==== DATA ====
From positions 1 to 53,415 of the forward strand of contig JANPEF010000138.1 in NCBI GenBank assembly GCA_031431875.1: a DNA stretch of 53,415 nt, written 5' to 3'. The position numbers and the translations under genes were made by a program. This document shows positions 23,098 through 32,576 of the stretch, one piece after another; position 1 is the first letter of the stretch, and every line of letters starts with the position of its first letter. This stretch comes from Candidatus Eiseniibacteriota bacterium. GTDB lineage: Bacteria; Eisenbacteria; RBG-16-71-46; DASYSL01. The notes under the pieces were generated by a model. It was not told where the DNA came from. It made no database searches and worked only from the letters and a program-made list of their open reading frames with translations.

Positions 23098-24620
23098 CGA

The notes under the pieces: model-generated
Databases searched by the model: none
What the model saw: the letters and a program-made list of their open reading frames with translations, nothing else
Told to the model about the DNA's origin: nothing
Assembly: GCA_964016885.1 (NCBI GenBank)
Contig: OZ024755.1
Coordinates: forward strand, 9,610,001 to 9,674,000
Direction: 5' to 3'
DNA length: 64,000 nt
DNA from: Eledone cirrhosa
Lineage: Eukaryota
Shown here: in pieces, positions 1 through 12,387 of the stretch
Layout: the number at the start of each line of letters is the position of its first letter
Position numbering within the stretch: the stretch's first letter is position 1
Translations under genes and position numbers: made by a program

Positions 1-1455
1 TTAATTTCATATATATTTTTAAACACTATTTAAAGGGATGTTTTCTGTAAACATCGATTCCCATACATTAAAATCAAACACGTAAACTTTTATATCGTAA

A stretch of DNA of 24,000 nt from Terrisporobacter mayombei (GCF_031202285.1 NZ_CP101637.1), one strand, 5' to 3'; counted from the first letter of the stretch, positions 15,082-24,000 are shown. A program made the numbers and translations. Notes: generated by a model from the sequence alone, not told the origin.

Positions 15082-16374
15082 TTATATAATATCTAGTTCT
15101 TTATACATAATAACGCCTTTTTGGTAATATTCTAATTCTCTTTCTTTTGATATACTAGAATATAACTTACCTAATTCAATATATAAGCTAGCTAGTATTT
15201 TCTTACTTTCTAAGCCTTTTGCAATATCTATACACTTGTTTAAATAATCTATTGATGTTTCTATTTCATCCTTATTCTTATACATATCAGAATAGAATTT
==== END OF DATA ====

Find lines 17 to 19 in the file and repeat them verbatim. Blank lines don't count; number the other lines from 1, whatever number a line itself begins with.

Position numbering within the stretch: the stretch's first letter is position 1
Translations under genes and position numbers: made by a program

Positions 1-1455